Shelton’s love of film was nurtured as a young ballplayer. With time to kill before games in dusty towns, he would repair to the movies, taking in whatever matinee happened to be playing. “There’s a kind of film education in going indiscriminately to movies, whatever the rating, whatever the reviews,” he writes. “‘Rio Lobo’ to Russ Meyer to Alain Resnais.”
His appreciation of the high and the low shaped the writing of “Bull Durham.” Crash Davis, the veteran catcher played by Kevin Costner, is based on a stock figure from the western, the hired gun. The idea that a sex-starved pitcher might throw nastier stuff came from Aristophanes.
That anyone agreed to make this movie is a credit to Shelton’s talents as a writer, but also a stroke of dumb luck. When he makes his unlikely elevator pitch — “‘Lysistrata’ in the minor leagues” — it’s to Thom Mount, perhaps the only producer in Hollywood who would appreciate it. “He knew ‘Lysistrata’ and he knew the infield fly rule — that’s a small group to find in Hollywood — and he owned a piece of the Durham Bulls baseball team in the Carolina League.”
For the part of Nuke LaLoosh, the cocky pitching prospect eventually portrayed by Tim Robbins, Shelton wanted Charlie Sheen, but he was already attached to “Eight Men Out.” A year after the release of “Bull Durham,” Sheen would play a different pitcher with control issues, in “Major League.” Costner’s next role was Ray Kinsella, in “Field of Dreams.” It’s a measure of baseball’s diminished cultural capital that such a slate is impossible to imagine in the present.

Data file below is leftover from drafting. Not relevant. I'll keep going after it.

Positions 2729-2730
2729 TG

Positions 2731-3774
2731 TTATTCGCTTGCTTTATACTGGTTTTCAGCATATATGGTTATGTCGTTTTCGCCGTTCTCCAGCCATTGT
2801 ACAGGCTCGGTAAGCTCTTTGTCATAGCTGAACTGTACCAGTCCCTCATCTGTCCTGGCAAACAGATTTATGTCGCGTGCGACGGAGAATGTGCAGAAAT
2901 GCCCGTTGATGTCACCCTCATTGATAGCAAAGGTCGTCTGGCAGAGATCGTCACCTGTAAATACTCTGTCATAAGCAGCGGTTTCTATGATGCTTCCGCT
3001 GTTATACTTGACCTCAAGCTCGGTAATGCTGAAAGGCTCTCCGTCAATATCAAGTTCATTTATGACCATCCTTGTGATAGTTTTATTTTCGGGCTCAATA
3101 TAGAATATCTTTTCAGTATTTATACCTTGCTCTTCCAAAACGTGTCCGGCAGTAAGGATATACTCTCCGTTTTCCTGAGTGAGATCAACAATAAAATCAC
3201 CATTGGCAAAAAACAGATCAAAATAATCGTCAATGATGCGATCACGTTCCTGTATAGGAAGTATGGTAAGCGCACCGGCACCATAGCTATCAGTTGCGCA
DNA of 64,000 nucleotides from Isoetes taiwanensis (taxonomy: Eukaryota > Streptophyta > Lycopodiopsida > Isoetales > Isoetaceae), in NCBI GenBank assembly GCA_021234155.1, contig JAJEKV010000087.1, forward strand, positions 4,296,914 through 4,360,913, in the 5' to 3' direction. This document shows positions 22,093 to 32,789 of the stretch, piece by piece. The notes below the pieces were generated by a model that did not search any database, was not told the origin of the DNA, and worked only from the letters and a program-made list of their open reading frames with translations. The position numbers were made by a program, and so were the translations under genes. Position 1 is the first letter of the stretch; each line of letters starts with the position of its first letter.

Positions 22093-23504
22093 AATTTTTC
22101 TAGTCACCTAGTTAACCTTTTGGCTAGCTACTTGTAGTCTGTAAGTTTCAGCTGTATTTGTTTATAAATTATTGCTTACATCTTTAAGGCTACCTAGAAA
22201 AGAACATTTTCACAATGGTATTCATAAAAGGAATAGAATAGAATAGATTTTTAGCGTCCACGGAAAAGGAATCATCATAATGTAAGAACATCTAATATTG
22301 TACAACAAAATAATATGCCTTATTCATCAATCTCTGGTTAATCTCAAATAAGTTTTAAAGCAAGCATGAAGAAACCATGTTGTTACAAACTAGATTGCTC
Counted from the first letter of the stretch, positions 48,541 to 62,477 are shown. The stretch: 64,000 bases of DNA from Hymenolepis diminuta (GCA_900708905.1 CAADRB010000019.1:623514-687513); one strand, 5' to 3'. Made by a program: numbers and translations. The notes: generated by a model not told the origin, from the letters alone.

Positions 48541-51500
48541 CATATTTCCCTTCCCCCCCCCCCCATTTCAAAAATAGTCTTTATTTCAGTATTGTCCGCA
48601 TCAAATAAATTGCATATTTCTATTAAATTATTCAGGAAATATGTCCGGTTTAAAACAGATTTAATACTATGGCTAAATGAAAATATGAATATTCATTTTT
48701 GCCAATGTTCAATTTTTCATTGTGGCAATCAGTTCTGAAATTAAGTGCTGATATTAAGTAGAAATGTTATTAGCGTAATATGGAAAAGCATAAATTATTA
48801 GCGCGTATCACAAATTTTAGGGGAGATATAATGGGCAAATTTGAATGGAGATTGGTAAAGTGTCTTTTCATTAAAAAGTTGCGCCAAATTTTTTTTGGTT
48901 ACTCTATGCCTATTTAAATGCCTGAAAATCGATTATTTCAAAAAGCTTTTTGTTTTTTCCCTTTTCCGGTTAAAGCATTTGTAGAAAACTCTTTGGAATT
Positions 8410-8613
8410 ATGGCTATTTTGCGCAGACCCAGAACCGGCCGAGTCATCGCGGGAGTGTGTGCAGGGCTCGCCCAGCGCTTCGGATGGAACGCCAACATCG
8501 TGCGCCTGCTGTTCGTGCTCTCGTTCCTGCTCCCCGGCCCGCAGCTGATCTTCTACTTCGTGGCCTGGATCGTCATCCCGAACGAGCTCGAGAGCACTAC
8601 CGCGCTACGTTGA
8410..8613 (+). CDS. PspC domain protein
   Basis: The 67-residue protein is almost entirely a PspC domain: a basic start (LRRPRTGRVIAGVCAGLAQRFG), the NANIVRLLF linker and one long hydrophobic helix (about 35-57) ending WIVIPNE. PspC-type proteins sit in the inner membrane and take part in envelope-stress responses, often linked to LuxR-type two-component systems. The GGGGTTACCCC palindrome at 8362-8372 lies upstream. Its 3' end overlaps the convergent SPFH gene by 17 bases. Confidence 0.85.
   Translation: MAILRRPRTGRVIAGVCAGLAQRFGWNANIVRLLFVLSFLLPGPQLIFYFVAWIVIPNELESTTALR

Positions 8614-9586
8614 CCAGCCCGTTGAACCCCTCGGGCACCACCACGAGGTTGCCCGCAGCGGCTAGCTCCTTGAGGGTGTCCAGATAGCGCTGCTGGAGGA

A funny thing, though, about “Bull Durham”: There’s not all that much baseball in it. This reflects a maxim of Shelton’s: “The biggest mistake a sports movie can make is to have too much sports.” At the movie’s heart is the love triangle of Crash, Nuke and Annie, the sultry Bulls booster played by Susan Sarandon; command of the infield fly rule is not required to appreciate their chemistry. Shelton was pleased that his former peers in the minors liked the movie, but he knew he had a hit when Billy Wilder, master of the sex farce, summoned him to his table at a restaurant on Sunset Boulevard. “Great picture, kid,” he said.
At the end of “Bull Durham,” Crash is thinking about taking a job as a manager — there may be an opening next season in Visalia. What would have awaited him in the California League? Visalia was an early stop for the umpire Dale Scott, the author of a rollicking new memoir. The games were sparsely attended, he reports, save for one couple who never missed an inning, or an opportunity to rain abuse on the umpires.
One night, Scott and a crewmate go out for ice cream after a game, only to discover that the couple are the proprietors of Visalia’s ice cream parlor. The umpires decide to exact a bit of sweet revenge: “You call that a scoop?” they heckle. “That’s not a scoop.” The couple is duly chastened. “The rest of our games in Visalia, we didn’t hear a word.”
It’s a rare victory for the blue. In THE UMPIRE IS OUT: Calling the Game and Living My True Self (University of Nebraska, 312 pp., $34.95), written with Rob Neyer, Scott is cheery yet candid about the indignities of umpiring. Sparky Anderson sprayed tobacco juice on his face. Billy Martin once attempted to kick dirt on him, but struggled to dislodge a clod equal to his ire. “Billy then bent down, scooped as much as he could with both hands and shoveled it right on my classy American League sweater.” In Baltimore, Scott was hit below the belt by a wild pitch, requiring a trip to the E.R. The bright side: Taking a ball to the groin “might be the only time when every player on the field, no matter which team, actually sympathizes with you.”